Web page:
Our first research question concerns with whether the sentiment captures the real stance, can be answered with dissenting. The previous analysis shows that the sentiment cannot substitute the stance in general. The words choice gap exists for in-favor stance and positive sentiment (Appendix A). Subsequently, We noticed that sentiment has failed to discover the public opinion towards most of the topics in the two datasets. Hence, using the sentiment polarity as the only factor to predict the public opinion potentially leads to misleading results. The result of the mismatch between in-favor and positive stance was sizable. The positive sentiment failed to distinguish the supporter viewpoints.

As for the overall alignment between the sentiment and stance, there is a noticeable disparity between sentiment and stance for a given topic. In general, the sentiment tends to be negative in the expressed stance as a way to rebuttal or defend the viewpoint and show support or opposing stance. The negative sentiment could help in discovering some of the against stances, but it will be mixed with a proportion of the supporter viewpoints.

In summary, our analysis in this paper illustrates the sophisticated nature of stance detection and that it cannot be simply captured using the sentiment polarity. This finding is crucial, especially when assessing the credibility of results in studies that used sentiment to measure public support of a given topic on social media.

6 Conclusion

In this paper, we study the relation between the sentiment and the stance. To gauge the extent of this relation, we constructed a new stance dataset with gold sentiment and stance labels. Then we conducted a textual and quantitative analysis of the expressed stance with respect to the sentiment polarity. Our study provides evidence that sentiment cannot substitute the stance. As a final consideration, researcher should be more cautious when it comes to identifying the viewpoints toward an event and to take into account the clear difference between the sentiment and the stance. As using sentiment purely overshadows the real stance and leads to truncated results.

References

Appendix 0.A Analysis of the textual patterns

To gauge the similarity between the vocabulary choice that has been used to express the sentiment and stance we analyzed the tweets in the two datasets using Jaccard similarity. We used Jaccard coefficient the widely adopted measure to capture the overlap between two sets [an2019political, achananuparp2008evaluation, gomaa2013survey]. In this analysis, for each sentiment and stance gold labels we combine all tweets and use Term Frequency-Inverse Document (TF-IDF), to find important words in each type of sentiment and stance. In order to compute the TF-IDF on tweet level we consider each tweet as document. Using TF-IDF helps in filtering out less significant words. The Jaccard similarity between the set of sentiment and stance words defined as following:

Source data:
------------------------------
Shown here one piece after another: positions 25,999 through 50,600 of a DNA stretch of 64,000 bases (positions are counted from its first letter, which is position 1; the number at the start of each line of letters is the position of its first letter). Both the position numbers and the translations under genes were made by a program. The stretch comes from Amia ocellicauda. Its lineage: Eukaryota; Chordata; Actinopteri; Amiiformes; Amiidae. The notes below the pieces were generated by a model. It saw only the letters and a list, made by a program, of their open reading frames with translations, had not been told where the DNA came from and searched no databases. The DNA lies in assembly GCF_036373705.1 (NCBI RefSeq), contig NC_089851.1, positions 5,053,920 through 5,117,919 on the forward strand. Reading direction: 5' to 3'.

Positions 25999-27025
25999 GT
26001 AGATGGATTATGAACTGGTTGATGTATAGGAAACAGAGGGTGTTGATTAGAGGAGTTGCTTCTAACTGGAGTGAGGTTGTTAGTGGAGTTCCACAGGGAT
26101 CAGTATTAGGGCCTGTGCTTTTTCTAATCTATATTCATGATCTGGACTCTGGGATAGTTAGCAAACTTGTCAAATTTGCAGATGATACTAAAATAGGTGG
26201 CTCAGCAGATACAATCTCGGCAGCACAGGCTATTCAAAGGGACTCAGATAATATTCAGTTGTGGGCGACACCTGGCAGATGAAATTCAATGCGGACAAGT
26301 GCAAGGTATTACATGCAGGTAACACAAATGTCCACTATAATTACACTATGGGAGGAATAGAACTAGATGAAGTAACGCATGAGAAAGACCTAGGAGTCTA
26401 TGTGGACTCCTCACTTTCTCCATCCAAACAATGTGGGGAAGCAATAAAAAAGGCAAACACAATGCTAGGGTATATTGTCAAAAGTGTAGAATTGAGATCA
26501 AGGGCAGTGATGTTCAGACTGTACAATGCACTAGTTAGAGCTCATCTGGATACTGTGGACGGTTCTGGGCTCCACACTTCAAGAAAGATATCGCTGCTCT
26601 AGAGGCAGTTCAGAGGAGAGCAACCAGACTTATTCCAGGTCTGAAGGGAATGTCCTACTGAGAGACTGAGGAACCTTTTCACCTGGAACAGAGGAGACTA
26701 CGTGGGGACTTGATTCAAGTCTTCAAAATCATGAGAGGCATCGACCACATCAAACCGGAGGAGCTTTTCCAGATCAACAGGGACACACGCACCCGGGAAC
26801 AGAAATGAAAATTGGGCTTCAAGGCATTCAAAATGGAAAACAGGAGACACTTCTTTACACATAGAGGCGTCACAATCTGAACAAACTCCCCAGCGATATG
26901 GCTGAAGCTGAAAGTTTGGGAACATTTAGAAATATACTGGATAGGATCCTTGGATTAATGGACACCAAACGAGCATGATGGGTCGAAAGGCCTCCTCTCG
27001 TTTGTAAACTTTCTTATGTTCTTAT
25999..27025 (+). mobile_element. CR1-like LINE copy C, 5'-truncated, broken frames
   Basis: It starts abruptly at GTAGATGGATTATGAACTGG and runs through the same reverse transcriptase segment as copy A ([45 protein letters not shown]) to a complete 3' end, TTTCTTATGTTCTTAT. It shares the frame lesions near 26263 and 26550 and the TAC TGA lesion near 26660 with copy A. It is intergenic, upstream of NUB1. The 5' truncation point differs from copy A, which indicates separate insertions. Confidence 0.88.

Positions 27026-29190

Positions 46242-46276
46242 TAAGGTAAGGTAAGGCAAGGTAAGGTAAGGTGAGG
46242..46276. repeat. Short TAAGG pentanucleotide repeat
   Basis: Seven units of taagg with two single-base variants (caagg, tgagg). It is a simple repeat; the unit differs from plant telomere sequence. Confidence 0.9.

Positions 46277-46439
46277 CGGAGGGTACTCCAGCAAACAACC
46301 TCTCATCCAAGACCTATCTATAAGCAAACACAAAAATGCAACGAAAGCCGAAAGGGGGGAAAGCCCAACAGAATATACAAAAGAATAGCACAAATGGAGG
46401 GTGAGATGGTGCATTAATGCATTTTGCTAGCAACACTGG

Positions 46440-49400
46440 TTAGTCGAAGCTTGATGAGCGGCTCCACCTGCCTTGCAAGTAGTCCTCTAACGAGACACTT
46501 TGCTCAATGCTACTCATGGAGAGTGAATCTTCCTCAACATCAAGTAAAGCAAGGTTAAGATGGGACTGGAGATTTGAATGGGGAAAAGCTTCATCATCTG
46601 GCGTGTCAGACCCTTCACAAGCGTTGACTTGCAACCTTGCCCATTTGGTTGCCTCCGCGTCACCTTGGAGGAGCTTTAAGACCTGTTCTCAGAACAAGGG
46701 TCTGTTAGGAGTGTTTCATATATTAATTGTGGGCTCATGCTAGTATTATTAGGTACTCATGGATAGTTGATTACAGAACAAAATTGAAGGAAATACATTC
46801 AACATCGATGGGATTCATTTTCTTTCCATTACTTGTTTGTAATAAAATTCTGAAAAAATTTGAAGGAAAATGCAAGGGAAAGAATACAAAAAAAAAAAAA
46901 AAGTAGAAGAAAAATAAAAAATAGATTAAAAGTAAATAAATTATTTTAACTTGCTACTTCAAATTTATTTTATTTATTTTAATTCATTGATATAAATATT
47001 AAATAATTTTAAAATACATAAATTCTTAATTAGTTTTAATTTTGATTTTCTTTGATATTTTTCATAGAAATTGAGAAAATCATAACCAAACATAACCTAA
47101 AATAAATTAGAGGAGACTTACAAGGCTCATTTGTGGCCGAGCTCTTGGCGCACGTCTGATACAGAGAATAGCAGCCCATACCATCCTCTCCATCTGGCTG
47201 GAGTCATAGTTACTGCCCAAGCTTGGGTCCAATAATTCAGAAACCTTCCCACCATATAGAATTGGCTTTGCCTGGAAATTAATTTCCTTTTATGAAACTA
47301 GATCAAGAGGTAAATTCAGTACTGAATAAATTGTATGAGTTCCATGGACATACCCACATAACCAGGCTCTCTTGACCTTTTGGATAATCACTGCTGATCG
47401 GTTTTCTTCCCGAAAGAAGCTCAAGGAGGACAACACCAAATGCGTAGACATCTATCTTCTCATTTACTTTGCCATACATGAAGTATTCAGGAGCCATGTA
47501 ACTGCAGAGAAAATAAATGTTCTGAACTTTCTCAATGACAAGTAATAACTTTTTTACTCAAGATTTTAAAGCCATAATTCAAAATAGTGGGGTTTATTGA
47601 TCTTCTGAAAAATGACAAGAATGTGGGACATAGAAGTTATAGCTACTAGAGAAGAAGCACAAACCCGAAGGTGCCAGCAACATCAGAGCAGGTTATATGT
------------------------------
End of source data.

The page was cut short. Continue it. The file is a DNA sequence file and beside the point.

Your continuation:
(1)

Where W and W denote the list of top N words by TF-IDF value for the tweets with specific sentiment and stance type.

(a) Semeval stance
(b) CD stance
Figure 3: Jaccard similarity of the top N-most frequent words between sentiment and stance.

Fig 3 shows that the similarity between the words that have been used to express favor stance has less than 20% of similarity with tweets that has a positive sentiment. That means users tend to express their Favor stance without using positive sentiment words. In contrast, the common words for against stance have the most significant similarity with against sentiment words. The Jacquard similarity become stable with growing N. As Fig 4 shows that the overall agreement between the sentiment and the stance is minuscule in general. The tweets that have against-negative labels constitutes less than 33%. Similarly less than 8% of the data has positive sentiment and favor stance. This shows that in general negative words tend to be similar to the against words while the matching cases are minuscule. On the other-hand, the matching cases where the tweet express favor and positive sentiment constitute about 8.9% and 4% of the overall data of SemEval stance and CD stance dataset.

(a) SemEval stance
(b) CD stance
Figure 4: Tweets with matching and mixed stance and sentiment.